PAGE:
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Business Collaboration Tools Require Strict Oversight

IT pros must take nothing for granted (and leave nothing to chance) when it comes to business collaboration tools.

Ah, end users--and their propensity for doing unexpected things. Well, the same can be said for vendors, which means IT administrators have an obligation to monitor vendor behavior as closely as they monitor end user behavior. This is especially true with business collaboration tools (especially in the age of shadow IT).

Case in point: The Zoom meeting application flaw disclosed earlier this month by security researcher Jonathan Leitschuh (who has posted a full explanation of the vulnerability). Before Zoom fixed the issue, the flaw affected users of Zoom’s and its white label partners’ Apple MacOS client.

Zoom included a web server in its MacOS application package that enabled users to join a meeting with a single click. While this made it easy to join meetings seamlessly by clicking a URL, it also made users' webcams vulnerable to being hijacked, not to mention opened up users to possible phishing attacks and remote code execution.

But here’s the bigger problem: An estimated 750,000 companies globally use Zoom to conduct meetings. Some percentage of those have Macs in the workplace. When those companies evaluated Zoom, they may have fallen short when it came to due diligence. The fact that the application would reinstall itself if uninstalled--a glaring red flag--should have prompted security teams to ask questions. They should have been thinking about the implications of installing a web server on end users’ systems and how a one-click join experience could lead to unintended consequences.

My point is not to pick on Zoom Video Communications. All software companies want to differentiate their products and make them more compelling to purchase. And enterprise software--and business collaboration tools, in particular--needs these kinds of improvements to boost productivity. My point is that IT professionals must not take these changes for granted or leave them to chance.

Here are three things IT pros must do to ensure that new features will not open the business up to new security risks.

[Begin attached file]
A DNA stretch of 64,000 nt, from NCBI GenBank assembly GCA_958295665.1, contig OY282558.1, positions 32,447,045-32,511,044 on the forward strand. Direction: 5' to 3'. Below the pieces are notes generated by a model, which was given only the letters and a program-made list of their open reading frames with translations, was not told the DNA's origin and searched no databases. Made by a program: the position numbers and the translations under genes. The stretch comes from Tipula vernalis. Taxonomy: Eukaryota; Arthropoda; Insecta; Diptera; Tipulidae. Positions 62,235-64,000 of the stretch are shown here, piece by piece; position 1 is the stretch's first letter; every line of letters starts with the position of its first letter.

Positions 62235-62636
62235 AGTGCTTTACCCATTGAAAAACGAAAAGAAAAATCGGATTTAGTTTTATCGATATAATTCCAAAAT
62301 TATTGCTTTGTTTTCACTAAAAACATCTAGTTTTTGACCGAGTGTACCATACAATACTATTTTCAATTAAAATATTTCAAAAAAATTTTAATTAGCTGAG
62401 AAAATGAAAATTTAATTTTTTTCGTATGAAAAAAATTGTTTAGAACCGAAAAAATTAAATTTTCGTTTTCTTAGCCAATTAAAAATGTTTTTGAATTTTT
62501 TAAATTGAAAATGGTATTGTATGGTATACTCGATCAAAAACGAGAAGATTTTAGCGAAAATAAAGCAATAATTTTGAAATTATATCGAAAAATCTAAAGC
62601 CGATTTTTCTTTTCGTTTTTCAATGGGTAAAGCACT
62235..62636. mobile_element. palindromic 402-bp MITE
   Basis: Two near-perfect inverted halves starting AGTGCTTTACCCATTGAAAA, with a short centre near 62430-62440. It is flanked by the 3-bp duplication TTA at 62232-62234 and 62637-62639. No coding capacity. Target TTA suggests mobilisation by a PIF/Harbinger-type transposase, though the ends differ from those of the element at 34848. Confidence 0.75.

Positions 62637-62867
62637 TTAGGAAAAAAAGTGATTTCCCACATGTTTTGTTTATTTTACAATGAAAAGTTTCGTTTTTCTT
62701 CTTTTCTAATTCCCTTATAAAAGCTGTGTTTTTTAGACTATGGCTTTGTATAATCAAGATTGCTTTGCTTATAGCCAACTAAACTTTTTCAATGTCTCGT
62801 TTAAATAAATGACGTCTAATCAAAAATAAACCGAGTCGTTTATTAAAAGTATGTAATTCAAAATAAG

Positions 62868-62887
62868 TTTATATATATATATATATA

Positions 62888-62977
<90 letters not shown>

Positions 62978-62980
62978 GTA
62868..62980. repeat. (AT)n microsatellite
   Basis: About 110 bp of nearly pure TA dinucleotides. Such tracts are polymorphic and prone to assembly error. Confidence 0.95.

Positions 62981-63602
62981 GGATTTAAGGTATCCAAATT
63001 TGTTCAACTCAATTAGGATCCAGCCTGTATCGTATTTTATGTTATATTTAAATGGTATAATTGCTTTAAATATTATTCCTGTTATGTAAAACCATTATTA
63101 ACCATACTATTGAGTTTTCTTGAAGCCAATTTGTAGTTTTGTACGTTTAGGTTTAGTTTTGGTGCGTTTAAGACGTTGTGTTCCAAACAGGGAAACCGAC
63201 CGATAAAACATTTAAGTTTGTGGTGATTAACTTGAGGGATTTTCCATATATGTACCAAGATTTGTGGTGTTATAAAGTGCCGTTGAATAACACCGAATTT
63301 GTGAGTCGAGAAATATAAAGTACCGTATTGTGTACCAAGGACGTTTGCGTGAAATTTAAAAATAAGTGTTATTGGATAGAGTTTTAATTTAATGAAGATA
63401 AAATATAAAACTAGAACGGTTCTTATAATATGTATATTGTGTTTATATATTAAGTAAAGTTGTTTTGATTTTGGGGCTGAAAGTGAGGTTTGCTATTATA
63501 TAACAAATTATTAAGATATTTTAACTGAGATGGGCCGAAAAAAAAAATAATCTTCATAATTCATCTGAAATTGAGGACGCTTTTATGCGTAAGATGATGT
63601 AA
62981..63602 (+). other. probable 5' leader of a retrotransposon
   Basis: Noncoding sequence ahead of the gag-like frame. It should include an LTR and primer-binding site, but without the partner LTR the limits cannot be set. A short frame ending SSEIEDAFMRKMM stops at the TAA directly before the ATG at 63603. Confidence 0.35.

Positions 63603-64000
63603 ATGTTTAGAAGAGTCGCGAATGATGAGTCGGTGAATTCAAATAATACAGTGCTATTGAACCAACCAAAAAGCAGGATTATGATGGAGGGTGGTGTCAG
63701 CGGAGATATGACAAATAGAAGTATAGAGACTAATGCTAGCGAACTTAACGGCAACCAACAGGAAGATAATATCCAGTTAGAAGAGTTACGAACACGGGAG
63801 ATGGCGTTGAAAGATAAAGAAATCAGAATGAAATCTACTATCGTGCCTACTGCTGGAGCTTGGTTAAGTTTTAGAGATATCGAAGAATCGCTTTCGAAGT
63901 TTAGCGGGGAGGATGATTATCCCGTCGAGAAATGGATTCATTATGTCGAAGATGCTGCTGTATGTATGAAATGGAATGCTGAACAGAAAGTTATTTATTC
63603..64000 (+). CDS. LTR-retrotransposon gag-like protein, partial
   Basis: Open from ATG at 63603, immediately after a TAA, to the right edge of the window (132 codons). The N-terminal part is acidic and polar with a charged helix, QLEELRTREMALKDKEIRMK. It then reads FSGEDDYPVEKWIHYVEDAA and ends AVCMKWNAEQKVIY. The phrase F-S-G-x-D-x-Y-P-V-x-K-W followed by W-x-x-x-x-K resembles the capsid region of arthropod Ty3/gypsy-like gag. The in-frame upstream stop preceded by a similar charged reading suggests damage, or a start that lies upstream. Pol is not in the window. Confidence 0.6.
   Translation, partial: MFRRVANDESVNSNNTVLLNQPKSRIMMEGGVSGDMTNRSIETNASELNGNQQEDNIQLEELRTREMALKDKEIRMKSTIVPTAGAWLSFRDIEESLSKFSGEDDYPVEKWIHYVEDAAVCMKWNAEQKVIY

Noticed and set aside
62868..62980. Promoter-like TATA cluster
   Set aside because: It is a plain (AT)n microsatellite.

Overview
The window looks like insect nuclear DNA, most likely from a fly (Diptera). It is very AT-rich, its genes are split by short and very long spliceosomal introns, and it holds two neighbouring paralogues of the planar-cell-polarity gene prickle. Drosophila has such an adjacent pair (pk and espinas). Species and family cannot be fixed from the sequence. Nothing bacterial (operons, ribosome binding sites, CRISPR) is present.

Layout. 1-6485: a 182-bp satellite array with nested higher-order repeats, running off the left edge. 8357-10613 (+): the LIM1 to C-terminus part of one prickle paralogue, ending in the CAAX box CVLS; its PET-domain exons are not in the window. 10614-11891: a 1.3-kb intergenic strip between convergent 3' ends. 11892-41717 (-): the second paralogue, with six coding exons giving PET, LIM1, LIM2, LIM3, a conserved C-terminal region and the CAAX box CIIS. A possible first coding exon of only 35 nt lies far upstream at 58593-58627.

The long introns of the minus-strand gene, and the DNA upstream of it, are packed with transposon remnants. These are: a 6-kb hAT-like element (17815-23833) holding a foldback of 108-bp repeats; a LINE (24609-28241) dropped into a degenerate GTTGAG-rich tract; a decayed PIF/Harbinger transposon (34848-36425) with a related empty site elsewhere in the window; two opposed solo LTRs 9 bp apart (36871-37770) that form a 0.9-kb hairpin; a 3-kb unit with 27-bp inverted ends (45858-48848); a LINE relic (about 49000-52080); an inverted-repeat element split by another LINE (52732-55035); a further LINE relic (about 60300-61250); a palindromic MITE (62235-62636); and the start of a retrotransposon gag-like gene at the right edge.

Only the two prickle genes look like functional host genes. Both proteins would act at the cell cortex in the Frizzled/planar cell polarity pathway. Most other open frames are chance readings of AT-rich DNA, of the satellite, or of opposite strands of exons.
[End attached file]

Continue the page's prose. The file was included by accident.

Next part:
1. In this age of business users driving technology purchase decisions, and the app store simplifying the deployment of software, IT needs to proactively engage with users to understand their collaboration needs beyond the firewall. With web meetings, for example, many end users will need to participate with partners beyond the firewall, and they may be asked to download software in order to facilitate a particular function--say, download a document from a prospective customer.

A complete administrative lockdown of end user systems definitely keeps users from installing these apps, but today's dynamic business environment typically requires more flexibility than that. Yes, it is good practice to limit software installed by third parties. But no one wants to have the same conversation with their partner- and customer-facing end users every time they have a problem joining a web conference. Some flexibility is warranted, but that means having to be aware of, and keep up on security issues with, applications that aren’t part of an approved list. 

2. If it sounds too good to be true, it may well actually be good. However, don't just assume that it is. Find out how the vendor did what it did to develop the latest and greatest feature. Zoom's one-click meeting join experience, for example, should have seemed a little too good to be true to security teams. In that case, the vendor was making it simpler for users to bypass steps that inform consent. Security teams should be asking vendors questions like: “How do you do that?” "What happens when ...?" and “What if …?”

And, of course, security teams need to be thinking about how a vendor deploys new versions of an application and what the SecOps team can do to forestall changes they don’t want deployed. What if enough prospects evaluating Zoom’s solution had said, “We can’t use your application because you are installing a web server with an undocumented API on our Mac clients?”

3. Ensure that vendors have checks and balances in place in their development process. Leitschuh described putting a web server on a user’s Mac as “sketchy.” That’s polite. Going back at least a decade, installing a web server on an end user system would be a red flag. In the collaboration market, every vendor’s security team needs to advocate for the customer on features that simplify the sharing of data.

During evaluations of solutions, ask vendors difficult questions. Vendors often use non-disclosure agreements to facilitate free discussion--use those NDAs to your advantage. If the vendor doesn’t provide a full and transparent explanation of how a capability works, choose one that does.

In our connected world, plan for these types of inevitabilities, be diligent, about routinely audit technology being used across the organization--no matter how it made its way in. 

TAGS: Security
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